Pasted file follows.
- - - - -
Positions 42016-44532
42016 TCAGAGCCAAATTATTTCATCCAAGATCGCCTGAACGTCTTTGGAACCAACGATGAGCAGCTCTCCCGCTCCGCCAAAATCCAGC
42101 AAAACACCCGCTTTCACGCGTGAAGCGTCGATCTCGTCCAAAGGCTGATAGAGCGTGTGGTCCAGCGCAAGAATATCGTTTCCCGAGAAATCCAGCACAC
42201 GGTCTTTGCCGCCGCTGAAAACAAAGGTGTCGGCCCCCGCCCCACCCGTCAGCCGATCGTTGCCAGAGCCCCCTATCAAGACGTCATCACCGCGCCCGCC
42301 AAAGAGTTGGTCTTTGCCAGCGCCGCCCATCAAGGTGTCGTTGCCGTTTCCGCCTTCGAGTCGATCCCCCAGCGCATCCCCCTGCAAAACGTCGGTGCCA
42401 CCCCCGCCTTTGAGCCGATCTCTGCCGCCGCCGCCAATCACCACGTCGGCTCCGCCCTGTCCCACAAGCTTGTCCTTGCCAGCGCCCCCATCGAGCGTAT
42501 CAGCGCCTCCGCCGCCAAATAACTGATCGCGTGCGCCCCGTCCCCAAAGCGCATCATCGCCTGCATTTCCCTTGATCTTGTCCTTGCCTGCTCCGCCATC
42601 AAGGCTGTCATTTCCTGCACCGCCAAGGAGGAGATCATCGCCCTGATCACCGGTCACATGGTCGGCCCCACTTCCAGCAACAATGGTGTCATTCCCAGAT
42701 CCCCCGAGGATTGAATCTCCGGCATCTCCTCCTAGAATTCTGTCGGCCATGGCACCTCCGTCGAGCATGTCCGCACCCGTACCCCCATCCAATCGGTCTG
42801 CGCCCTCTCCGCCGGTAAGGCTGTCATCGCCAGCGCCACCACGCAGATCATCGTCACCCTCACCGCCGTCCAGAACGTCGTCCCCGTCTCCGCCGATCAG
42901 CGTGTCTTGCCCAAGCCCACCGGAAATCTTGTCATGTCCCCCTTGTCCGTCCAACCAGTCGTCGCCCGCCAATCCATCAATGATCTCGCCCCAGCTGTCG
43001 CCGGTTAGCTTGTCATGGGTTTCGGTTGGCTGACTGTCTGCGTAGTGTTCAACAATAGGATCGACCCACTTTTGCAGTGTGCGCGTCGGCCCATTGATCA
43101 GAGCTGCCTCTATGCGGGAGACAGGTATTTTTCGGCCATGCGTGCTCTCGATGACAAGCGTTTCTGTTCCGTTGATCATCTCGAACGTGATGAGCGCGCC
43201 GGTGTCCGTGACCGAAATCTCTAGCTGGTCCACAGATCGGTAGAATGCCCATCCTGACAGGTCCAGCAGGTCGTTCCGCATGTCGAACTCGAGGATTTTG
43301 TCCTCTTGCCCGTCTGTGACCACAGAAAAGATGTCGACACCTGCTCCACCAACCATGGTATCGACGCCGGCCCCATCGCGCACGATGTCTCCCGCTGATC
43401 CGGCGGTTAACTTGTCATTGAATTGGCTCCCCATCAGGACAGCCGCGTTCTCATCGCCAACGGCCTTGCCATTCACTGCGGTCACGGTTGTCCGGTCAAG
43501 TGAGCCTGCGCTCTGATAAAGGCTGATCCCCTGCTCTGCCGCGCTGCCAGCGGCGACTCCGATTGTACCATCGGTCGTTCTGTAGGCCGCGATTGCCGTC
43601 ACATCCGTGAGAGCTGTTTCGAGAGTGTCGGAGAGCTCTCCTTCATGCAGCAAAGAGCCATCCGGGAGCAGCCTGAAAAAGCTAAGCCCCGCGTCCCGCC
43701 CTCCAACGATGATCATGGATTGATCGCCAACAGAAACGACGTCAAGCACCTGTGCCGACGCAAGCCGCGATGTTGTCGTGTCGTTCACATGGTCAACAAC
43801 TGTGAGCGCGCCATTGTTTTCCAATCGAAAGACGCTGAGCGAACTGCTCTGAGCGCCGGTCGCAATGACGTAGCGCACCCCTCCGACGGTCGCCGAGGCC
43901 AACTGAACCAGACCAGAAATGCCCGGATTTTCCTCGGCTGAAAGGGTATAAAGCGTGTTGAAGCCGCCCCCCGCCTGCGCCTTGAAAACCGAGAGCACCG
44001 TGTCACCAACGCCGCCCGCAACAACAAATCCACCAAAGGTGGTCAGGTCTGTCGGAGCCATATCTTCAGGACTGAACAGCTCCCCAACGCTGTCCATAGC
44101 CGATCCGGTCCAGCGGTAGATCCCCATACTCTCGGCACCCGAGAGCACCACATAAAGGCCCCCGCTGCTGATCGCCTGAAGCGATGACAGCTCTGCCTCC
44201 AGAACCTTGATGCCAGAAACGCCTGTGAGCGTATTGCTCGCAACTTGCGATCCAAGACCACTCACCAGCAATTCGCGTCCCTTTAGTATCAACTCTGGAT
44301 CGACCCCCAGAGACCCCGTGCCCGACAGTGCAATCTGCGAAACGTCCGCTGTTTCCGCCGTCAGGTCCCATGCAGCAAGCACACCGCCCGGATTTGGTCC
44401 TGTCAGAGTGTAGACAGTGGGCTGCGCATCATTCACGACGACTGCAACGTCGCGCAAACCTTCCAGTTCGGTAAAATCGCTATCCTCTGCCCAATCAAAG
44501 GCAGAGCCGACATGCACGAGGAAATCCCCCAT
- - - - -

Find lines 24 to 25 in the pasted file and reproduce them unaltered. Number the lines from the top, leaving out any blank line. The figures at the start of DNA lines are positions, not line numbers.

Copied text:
44201 AGAACCTTGATGCCAGAAACGCCTGTGAGCGTATTGCTCGCAACTTGCGATCCAAGACCACTCACCAGCAATTCGCGTCCCTTTAGTATCAACTCTGGAT
44301 CGACCCCCAGAGACCCCGTGCCCGACAGTGCAATCTGCGAAACGTCCGCTGTTTCCGCCGTCAGGTCCCATGCAGCAAGCACACCGCCCGGATTTGGTCC